Delhi high court decided that it would be unfair to provide eligibility certificates to only those candidates who did not appear for NEET this year, so the decision was implemented on all those candidates who appeared for NEET but did not qualify.
The petitioners who argued that the new amendments were arbitrary and protested that the MCI issued a public notice in the newspaper informing the students seeking admission for a medical course in foreign universities, on 8 March 2020. This publication was done one day before the last date of registration for NEET i.e 9 March 2020. Numerous students were dumbstruck by this decision of MCI and many were not aware of this change in procedure. So the high court had to give a one-time exemption to all the candidates either appearing or not appearing for NEET to acquire their eligibility certificates to study abroad for this year. The petitioners were of the opinion that foreign universities and medical colleges do not come under the supervision of prof MCI and thus there is no need to clear NEET to ensure quality medical education. It was submitted that these foreign medical universities have their own entrance exams and set of patterns and thus NEET should not be taken into consideration to apply to medical universities abroad.
The second challenge of petitioners was that the candidates had to scramble to fill up forms for NEET on such short notice. The applicants also had very little time to prepare for the exam. In such a scenario, the candidates were divided into two categories, one who did not fill the NEET form and others who failed in the NEET exam. The court decided that it would be unfair to give a one-time exemption to only those candidates who could not fill-up the form because of such short notice. So the bench of justice in Delhi high court directed MCI to grant eligibility certificates to all the candidates who want to study abroad as a one time measure.
An alteration was made in Foreign Medical Institution Regulations, 2002 and Screening Test Regulations, 2002 this year in February which composites the students to qualify for NEET who wish to study medicine abroad from 2018, onset. Delhi high court has clearly dismissed the petition of those candidates who wanted to reverse the amendments in n Foreign Medical Institution Regulations, 2002 and Screening Test Regulations, 2002. The appellants who took the matter to court and those who did not appear for NEET this year are thus given a one-time exemption and can collect their eligibility certificates to study abroad from MCI. The NEET will, however, remain mandatory from next year for students to study in foreign lands.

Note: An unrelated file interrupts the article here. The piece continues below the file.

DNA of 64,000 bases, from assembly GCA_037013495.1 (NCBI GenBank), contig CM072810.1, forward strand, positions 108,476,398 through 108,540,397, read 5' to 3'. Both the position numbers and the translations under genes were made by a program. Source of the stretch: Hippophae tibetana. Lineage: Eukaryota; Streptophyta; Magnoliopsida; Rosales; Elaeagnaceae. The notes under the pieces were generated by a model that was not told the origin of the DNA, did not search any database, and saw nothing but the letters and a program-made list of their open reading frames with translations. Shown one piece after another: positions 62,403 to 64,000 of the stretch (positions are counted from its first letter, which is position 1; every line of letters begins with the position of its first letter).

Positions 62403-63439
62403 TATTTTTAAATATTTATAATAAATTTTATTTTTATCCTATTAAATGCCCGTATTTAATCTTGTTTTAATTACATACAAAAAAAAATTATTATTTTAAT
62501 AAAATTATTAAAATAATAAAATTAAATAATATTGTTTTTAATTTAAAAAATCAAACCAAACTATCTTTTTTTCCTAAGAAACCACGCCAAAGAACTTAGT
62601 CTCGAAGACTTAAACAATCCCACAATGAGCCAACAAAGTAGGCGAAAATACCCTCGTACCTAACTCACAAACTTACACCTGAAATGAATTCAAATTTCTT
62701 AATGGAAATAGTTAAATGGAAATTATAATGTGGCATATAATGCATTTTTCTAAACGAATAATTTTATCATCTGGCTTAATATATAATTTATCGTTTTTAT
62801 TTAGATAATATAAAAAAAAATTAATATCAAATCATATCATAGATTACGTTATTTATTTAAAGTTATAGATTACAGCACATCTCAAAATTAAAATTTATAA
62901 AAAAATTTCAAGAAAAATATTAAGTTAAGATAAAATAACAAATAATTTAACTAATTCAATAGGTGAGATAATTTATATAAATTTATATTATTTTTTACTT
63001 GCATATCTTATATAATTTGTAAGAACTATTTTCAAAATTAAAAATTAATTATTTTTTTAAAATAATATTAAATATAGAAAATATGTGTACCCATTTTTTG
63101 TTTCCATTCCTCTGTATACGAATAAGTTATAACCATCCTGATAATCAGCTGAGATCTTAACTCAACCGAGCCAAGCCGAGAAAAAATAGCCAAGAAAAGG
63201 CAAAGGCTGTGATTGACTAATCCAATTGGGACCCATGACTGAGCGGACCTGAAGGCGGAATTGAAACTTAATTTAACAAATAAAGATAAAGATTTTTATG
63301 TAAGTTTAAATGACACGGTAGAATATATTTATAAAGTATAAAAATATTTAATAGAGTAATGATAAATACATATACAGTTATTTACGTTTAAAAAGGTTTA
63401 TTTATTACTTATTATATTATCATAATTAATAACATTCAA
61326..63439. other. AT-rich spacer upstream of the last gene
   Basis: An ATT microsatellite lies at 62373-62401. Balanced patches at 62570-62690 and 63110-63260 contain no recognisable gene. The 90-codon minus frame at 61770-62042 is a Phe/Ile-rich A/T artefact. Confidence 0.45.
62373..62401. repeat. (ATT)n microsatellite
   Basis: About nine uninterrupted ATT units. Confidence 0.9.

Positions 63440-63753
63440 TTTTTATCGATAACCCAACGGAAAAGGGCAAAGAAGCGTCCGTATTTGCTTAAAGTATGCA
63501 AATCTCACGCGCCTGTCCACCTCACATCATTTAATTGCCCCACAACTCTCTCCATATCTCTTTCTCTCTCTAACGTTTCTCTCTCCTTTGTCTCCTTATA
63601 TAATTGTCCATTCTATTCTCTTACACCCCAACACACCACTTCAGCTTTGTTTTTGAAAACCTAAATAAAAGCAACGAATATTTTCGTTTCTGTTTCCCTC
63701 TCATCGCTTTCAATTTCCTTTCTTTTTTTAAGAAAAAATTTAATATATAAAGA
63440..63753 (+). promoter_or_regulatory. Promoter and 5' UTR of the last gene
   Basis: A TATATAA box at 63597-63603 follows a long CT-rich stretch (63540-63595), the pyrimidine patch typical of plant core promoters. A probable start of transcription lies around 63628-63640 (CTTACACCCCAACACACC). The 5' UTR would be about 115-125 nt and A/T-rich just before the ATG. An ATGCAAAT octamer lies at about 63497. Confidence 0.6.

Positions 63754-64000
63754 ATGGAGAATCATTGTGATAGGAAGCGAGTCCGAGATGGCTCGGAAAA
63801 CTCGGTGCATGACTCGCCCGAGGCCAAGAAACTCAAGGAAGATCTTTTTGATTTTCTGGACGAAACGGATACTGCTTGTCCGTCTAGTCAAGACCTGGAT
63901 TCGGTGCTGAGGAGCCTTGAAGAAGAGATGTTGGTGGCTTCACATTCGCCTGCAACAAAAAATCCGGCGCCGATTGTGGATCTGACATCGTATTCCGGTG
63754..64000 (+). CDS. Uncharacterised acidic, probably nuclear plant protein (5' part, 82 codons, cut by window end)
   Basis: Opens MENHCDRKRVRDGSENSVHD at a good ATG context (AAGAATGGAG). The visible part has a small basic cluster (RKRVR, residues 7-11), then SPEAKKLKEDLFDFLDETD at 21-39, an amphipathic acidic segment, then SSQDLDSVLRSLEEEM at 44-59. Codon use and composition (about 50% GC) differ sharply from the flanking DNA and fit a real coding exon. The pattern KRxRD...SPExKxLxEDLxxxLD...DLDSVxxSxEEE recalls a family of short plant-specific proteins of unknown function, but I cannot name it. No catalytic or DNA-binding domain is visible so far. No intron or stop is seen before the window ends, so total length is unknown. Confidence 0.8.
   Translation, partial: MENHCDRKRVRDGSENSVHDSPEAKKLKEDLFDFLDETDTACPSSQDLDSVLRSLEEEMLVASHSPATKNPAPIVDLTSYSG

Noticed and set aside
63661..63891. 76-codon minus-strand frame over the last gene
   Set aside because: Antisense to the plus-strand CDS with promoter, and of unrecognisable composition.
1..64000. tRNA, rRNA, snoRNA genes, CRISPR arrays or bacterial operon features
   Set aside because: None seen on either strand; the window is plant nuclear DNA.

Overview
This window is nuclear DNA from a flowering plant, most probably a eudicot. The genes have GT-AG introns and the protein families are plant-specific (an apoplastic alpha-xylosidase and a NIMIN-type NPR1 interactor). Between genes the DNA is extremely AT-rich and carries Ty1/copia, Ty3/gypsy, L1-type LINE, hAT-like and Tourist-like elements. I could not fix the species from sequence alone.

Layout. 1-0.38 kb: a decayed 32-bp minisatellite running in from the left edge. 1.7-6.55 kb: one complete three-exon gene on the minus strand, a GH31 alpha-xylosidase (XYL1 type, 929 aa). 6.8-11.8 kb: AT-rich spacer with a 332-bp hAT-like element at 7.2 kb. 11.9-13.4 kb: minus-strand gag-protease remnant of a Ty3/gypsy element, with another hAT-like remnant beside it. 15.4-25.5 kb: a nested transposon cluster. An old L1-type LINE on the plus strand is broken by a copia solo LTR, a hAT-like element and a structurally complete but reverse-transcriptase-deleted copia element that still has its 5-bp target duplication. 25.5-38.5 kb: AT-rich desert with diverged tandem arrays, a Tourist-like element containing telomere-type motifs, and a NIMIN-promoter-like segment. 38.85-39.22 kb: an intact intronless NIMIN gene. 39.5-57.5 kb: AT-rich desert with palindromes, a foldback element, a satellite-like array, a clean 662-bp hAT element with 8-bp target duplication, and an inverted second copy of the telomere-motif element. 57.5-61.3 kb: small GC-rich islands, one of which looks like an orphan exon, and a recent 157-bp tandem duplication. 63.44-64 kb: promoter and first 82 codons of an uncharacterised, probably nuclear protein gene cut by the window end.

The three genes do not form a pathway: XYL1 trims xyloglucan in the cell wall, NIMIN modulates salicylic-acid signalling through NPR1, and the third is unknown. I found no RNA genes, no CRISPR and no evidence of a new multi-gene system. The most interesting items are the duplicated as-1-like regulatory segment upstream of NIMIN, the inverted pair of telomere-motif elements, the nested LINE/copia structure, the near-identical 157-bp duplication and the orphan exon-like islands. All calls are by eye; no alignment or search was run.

A higher official in MCI MR.T Singhdeo stated that the system of NEET verifies that only deserving and suitable candidates with enough competence and proficiency can opt for admission in medical institutions at the undergraduate level in India and abroad. The court is of the opinion that MCI’S revised regulations have direct nexus with the quality of medical professionals who desire to study abroad. After completing their course abroad, these candidates will have to pass the Screening Test Regulations to practice the medical occupation in India. The candidates planning to study medicine in foreign universities in 2020 have to clear NEET as a mandatory measure.